Printed perotech offers a route to low-cost architecturally interesting solar panels.
If we want the abundant, emissions-free electricity from the sun to be widespread and easy to use, then solar panels need to be cheap and easy to make. Currently available solar panels need large factories with highly controlled atmospheres and specialist equipment that cost billions of dollars each to build.
Printed perotech looks to overcome this by using new materials that can work like a solar panel, but can be produced by simple printing processes. Developed at Aalto university by Dr Syed Ghufran Hashmi, Printed perotech can produce functioning solar panels on commercially available printers in a regular manufacturing laboratory.
This is a huge step away from traditional solar panels, which are made using large pieces of pure silicon. Silicon solar panels are expensive, difficult to adapt to different patterns, and tend to dominate the appearances of the buildings they power.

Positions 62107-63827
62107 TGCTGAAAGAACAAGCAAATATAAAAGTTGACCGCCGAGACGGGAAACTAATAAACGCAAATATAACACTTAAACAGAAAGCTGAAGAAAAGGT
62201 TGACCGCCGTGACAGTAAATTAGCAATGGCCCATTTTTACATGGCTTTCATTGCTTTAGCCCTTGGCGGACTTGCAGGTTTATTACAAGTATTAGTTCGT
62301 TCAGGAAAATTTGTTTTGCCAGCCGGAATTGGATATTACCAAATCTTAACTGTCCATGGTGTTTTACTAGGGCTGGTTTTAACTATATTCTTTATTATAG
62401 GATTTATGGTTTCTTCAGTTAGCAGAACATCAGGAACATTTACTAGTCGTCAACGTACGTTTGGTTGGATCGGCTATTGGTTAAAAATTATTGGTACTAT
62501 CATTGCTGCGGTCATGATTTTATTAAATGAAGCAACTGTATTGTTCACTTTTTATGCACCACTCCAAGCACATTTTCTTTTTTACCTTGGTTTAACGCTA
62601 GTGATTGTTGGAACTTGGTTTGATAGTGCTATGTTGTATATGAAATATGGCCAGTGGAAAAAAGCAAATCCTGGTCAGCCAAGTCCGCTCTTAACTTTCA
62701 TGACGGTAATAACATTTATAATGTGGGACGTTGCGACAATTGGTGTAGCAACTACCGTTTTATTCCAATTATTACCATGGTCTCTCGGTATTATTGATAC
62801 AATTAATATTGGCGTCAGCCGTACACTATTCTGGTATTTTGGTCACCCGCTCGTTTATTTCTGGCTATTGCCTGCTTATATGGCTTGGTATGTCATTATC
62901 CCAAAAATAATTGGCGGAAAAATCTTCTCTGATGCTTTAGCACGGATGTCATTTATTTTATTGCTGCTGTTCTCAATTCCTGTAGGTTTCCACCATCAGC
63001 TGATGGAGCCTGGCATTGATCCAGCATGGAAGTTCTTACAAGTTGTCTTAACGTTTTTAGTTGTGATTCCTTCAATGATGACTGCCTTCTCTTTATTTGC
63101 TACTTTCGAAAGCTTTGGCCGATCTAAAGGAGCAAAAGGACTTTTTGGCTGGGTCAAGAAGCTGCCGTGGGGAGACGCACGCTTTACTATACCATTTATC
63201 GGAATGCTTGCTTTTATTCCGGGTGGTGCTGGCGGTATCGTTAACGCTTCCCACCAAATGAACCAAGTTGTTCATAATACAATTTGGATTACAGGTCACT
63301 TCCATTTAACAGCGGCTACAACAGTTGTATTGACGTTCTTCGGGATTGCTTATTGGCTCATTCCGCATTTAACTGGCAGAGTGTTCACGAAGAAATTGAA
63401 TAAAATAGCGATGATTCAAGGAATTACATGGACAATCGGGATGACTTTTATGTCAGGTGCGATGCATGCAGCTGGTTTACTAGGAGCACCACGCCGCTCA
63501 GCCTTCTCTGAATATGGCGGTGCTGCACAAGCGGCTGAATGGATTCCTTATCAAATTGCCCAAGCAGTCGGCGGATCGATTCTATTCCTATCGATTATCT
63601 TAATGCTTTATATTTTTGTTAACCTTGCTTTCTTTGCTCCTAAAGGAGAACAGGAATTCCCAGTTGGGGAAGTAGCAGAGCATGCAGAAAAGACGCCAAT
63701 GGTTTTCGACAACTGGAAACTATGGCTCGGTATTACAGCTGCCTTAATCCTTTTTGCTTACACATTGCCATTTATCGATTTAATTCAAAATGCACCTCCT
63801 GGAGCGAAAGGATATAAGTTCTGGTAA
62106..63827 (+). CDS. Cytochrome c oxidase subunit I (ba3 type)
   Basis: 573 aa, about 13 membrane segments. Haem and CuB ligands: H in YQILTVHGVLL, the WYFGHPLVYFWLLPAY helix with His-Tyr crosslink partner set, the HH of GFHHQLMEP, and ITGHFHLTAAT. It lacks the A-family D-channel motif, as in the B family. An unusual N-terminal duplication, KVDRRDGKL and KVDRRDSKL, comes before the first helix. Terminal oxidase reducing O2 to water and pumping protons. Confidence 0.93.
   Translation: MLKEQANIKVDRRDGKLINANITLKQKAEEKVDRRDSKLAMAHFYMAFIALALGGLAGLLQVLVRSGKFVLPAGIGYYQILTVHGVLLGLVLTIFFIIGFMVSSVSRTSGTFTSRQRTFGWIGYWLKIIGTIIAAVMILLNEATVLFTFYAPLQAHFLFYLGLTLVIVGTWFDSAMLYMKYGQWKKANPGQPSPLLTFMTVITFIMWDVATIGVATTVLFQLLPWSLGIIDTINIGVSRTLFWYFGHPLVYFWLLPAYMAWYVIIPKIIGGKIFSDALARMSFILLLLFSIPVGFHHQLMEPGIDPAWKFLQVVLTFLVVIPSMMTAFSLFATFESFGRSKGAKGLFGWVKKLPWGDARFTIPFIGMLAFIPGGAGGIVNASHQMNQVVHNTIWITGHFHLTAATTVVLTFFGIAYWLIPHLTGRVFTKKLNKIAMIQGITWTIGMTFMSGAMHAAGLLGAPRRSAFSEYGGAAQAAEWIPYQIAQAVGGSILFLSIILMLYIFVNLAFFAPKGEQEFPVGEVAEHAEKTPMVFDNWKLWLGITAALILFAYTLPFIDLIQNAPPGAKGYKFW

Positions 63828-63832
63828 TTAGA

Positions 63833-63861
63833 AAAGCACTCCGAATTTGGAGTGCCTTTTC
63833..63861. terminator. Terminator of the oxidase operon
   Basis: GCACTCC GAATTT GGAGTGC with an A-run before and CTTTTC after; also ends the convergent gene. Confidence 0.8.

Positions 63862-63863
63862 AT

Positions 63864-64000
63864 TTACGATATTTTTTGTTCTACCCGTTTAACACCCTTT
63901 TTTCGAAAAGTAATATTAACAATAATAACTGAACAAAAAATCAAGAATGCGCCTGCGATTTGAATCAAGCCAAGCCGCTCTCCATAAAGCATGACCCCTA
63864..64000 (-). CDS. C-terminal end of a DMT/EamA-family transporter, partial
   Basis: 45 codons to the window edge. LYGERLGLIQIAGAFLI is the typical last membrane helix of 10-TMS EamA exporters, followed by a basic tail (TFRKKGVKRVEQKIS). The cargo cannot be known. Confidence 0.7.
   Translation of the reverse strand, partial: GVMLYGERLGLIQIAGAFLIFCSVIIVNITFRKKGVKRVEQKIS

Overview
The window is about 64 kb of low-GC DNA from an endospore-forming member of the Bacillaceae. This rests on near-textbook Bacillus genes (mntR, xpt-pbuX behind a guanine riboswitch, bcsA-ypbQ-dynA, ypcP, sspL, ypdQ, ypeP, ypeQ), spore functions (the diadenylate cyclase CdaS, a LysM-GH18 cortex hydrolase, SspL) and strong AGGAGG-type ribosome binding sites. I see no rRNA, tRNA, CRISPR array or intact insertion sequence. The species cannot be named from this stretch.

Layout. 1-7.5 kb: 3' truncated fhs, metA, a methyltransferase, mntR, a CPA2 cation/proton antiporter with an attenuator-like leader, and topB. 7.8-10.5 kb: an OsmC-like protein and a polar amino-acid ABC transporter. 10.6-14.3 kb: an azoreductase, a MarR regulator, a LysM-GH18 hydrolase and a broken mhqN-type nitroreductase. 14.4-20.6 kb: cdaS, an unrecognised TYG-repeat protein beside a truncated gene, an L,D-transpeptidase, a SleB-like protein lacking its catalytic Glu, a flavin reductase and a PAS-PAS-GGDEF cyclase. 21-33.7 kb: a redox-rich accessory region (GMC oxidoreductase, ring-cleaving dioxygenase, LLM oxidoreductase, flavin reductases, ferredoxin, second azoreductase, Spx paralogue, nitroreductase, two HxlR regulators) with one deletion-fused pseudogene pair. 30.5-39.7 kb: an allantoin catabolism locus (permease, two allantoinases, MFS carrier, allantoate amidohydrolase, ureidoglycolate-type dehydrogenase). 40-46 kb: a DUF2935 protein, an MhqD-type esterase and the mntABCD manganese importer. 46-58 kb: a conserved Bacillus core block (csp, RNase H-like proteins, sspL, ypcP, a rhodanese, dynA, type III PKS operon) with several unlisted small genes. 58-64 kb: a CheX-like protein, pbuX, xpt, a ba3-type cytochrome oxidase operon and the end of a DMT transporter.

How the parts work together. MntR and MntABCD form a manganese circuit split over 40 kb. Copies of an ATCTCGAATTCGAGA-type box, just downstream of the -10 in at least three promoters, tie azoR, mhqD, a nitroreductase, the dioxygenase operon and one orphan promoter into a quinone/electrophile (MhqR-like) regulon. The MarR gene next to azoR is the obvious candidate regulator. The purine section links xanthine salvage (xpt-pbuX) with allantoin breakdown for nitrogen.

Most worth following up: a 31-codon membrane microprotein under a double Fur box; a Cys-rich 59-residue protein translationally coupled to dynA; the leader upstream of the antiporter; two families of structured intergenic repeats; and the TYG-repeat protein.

Printed perotech solar panels can be tailored to match the architectural style of the buildings they are powering. The printed perotech team plan to provide large, glass-covered structures like shopping malls, airports, and office blocks with solar energy.
They are now working on a proof of concept to show that their technology is scalable and ready for mass production in industry. The team has received 0,76 million euros in funding for their development from Business Finland and Aalto University for 18 months to finalise their technology into a viable market product. Dr Hashmi explains: “our technology makes it possible for the first time to integrate desirable design for architectural integration, inexpensiveness and efficiency for proper energy harvesting.”